Michael Everson wrote:
> At 14:58 +0000 2005-09-02, Jonathon Blake wrote:
> >Michael wrote:
> >
> >>It does not change the sociolinguistic nature of computing in the
> > >early 21st century, freeing users of (e.g. African) syllabic scripts
> > >from the burden of having to learn to read an alphabet.
> > >It's unrealistic to pretend that they will not have to learn an alphabet.
> >
> >Explain why it is unrealistic for a person who uses a syllabic writing
> >system to expect do data input in that writing system?
> Haven't we gone over this? There aren't enough keys. You're going to
> have to use some sort of deadkey system if input is to be by the
> keyboard.

Why does input have to be by keyboard?

> Pressing two keys, whether they are T + A or some other
> non-latin-alphabet-based deadkey configuration, to get Vai syllable
> TA is "input in the writing system", since the immediate reward is
> seeing the syllable on the screen.

You continue to not comment on the handwritten input being discussed by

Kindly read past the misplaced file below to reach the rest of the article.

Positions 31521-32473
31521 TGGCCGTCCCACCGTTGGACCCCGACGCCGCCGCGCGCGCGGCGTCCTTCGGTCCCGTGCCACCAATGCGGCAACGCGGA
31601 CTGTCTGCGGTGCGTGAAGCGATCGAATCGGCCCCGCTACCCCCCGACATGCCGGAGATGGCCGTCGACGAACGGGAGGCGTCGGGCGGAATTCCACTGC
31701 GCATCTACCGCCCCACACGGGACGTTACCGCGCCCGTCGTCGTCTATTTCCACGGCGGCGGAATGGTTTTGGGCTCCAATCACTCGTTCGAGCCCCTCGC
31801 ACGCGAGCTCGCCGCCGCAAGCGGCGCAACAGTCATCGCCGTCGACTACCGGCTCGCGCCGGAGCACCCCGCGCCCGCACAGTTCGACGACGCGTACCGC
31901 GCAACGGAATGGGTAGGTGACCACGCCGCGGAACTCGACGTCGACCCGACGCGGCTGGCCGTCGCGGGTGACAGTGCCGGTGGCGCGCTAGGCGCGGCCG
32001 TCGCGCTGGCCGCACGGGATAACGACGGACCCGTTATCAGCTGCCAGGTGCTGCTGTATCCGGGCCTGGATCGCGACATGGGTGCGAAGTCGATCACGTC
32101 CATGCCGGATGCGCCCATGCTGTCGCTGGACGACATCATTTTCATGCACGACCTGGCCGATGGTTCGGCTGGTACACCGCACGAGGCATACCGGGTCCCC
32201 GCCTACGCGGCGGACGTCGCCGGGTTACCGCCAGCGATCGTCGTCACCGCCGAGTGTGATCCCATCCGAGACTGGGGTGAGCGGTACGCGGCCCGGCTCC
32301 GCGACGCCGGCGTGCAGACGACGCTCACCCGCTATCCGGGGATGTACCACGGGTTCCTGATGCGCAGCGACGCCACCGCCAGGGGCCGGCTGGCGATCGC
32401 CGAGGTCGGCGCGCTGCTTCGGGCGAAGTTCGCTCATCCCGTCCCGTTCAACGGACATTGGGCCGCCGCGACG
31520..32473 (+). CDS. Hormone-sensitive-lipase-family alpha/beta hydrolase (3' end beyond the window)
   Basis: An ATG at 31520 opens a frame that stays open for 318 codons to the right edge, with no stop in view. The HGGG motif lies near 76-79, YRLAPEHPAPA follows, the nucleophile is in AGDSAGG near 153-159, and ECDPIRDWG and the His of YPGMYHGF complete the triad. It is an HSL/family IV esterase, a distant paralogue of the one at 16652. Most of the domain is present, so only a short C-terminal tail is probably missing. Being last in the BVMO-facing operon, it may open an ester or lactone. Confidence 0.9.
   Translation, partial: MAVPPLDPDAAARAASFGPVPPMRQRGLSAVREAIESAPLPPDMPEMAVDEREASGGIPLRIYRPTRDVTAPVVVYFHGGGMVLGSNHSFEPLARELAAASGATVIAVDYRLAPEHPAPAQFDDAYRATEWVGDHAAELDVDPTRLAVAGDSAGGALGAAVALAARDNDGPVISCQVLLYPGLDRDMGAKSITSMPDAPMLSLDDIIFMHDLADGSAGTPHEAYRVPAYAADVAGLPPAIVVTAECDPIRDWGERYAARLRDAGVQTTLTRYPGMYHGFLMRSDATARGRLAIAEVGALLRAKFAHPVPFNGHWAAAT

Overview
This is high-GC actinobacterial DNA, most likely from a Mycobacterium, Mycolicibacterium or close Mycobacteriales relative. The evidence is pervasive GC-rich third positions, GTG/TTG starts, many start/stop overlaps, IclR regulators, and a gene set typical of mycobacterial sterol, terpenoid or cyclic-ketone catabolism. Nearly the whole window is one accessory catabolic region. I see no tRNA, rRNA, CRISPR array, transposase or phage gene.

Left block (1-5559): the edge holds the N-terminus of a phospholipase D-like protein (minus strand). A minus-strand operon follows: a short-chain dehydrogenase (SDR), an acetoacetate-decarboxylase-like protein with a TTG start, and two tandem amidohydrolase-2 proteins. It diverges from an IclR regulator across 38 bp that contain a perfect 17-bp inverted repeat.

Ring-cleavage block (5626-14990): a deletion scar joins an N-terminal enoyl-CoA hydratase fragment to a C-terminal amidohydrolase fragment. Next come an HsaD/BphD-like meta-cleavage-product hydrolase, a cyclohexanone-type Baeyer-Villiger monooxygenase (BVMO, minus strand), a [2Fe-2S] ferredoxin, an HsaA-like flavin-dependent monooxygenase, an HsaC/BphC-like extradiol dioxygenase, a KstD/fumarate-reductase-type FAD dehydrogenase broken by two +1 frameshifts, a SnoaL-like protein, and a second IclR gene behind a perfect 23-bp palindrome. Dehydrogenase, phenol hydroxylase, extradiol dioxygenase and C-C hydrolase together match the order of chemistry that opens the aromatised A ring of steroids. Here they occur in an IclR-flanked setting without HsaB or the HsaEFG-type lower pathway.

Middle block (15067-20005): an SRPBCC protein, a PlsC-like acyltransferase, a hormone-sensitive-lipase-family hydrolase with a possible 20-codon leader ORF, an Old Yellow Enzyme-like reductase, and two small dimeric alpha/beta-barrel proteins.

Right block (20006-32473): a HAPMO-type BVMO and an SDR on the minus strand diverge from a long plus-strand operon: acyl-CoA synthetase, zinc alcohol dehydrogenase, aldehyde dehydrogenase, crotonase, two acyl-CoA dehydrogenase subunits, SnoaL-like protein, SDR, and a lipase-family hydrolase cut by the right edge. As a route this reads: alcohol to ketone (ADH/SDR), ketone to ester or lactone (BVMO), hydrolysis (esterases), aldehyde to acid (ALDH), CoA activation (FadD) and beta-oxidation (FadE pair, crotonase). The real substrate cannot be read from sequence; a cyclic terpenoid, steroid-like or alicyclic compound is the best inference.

> >Why do they have to go thru a writing system that uses an alphabet
> >that they would not otherwise use?
> If they are using a computer they will be using the alphabet.

Continuing to repeat it does not make it so.

> >On a purely theoretical level, a thirty person L10N team can produce a
> >desktop in a new language within a year.
> Including terminology development for the whole domain? Expensive in any case.

It sure would be nice if other languages could be spared the creation of
jargon that appears to be endemic to computer engineers.
Peter T. Daniels grammatim@...